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Posts made in: 'What’s Cooking' (6) Currently Viewing: 1 - 6 of 6

October 9, 2014 at 11:37am

South Sound fall cooking classes

Chef Tom Pantley has been hosting cooking classes for 25 years. Photo courtesy of Facebook

Contrary to the 70 degree weather we are still experiencing here in the South Sound, it is fall. This means you have to put a cover on your barbeques and smokers then dust off the pots and pans. Ready yourself for family holiday gatherings, because even though Halloween hasn't arrived, it is right around the corner. My advice, aside from psychologically readying yourself to tolerate your weird uncle and smooch-happy meemaw, is to spruce up your skills in the kitchen with a cooking class or two. Here are a few options on the local level to get crafty in the kitchen:

Toscanos Café and Wine Bar

437 29th St. NE, Puyallup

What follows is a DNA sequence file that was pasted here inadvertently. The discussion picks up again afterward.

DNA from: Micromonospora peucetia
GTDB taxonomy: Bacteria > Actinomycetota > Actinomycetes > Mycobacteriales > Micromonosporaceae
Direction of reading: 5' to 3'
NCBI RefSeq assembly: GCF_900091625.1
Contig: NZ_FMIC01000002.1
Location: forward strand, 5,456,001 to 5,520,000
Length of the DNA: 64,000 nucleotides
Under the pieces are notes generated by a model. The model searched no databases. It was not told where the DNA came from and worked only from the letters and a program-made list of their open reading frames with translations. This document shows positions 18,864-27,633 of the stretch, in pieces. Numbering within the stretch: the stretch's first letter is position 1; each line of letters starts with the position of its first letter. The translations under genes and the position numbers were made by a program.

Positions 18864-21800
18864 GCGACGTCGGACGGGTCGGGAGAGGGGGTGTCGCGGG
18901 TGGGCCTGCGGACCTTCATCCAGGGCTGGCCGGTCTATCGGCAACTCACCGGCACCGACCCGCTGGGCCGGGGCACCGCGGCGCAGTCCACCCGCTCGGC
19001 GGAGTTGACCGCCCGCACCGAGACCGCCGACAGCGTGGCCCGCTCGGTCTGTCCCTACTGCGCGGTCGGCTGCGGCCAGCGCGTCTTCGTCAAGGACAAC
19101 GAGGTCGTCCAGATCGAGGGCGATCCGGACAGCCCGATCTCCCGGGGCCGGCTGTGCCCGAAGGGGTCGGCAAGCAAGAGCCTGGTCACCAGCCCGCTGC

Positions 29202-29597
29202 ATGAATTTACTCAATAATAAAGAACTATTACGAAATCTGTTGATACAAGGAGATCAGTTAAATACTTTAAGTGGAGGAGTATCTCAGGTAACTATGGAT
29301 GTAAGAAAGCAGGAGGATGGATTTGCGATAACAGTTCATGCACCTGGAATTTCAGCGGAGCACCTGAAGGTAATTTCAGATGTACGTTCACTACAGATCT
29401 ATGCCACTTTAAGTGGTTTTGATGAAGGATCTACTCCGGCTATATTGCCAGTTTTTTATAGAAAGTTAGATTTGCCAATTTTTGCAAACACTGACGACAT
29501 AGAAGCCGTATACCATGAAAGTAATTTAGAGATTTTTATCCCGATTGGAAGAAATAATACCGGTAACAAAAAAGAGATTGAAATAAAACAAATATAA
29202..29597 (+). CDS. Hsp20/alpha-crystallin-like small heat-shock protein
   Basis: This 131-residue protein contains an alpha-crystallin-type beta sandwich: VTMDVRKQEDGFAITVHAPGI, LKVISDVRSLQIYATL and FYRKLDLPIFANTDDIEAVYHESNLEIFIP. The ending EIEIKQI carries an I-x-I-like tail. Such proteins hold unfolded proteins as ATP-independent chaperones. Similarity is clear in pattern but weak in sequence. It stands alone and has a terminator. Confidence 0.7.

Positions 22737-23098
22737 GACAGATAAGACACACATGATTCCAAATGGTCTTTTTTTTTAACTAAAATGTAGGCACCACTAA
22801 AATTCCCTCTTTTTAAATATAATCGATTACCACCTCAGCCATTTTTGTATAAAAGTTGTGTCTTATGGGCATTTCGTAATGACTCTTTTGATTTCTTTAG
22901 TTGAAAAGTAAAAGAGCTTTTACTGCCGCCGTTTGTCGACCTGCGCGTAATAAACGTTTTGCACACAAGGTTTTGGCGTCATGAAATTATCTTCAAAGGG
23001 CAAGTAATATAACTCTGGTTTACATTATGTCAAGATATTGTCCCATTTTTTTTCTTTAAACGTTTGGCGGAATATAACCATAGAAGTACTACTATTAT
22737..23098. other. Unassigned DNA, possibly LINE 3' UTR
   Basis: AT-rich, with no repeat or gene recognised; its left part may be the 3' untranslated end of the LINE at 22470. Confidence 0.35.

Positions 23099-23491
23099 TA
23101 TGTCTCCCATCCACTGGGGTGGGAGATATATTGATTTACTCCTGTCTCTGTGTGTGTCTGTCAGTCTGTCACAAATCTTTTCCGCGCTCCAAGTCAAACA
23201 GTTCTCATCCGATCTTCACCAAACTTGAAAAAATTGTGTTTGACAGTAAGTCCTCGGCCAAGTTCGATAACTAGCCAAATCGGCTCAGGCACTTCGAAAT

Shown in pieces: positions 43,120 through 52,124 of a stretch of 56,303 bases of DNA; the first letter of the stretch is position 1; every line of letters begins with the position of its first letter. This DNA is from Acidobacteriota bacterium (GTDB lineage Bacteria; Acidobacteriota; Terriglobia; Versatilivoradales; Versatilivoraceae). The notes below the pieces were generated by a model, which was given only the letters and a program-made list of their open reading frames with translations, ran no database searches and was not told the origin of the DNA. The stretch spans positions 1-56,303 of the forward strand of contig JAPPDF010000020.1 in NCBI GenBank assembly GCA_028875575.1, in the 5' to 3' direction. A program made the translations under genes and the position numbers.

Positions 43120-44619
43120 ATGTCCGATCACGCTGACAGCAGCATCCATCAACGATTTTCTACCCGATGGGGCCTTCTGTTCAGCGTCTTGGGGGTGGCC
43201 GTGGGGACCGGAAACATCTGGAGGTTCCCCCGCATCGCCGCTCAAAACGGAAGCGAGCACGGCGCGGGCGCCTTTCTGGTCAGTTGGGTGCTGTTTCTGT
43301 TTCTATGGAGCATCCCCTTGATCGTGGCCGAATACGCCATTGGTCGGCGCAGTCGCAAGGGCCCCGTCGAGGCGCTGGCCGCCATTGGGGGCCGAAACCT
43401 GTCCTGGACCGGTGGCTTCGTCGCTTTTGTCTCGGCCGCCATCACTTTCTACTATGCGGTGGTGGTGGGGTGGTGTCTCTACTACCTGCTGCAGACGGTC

Chef Tom Pantley of Toscanos in Puyallup has been hosting demonstrative-styled cooking classes for 25 years. Sunday, Nov. 30 is your next opportunity, and a $60 ticket price includes a four-course dinner paired with wine samples, plus recipes and instruction. Pantley covers a variety of cooking techniques, so stay tuned for the theme. Reservation is required, 253.864.8600.

Bayview School of Cooking

516 Fourth Ave. W., Olympia

Bayview School of Cooking is a "no duh" choice when on the prowl for cooking classes. It hosts a variety of classes year round that include instruction from trained professionals as well as guest chefs, plus wine and beer pairings. There are even courses for your mini chefs. Class fees range from $25 to $90. Here are a few standouts for the season:

  • Oct. 9: Beautiful Braises;
  • Oct. 27: Gluten Free;
  • Oct. 28: Biscuits;
  • Nov. 5: Pacific Northwest Party;
  • Nov. 11: Fall Veggies;
  • Nov. 13: Holiday Appetizers;
  • Nov. 20: Citrus, Pomegranate and Olives.

Visit bayviewschoolofcooking.com for full course details and registration.


STAR Center

3873 S. 66th St., Tacoma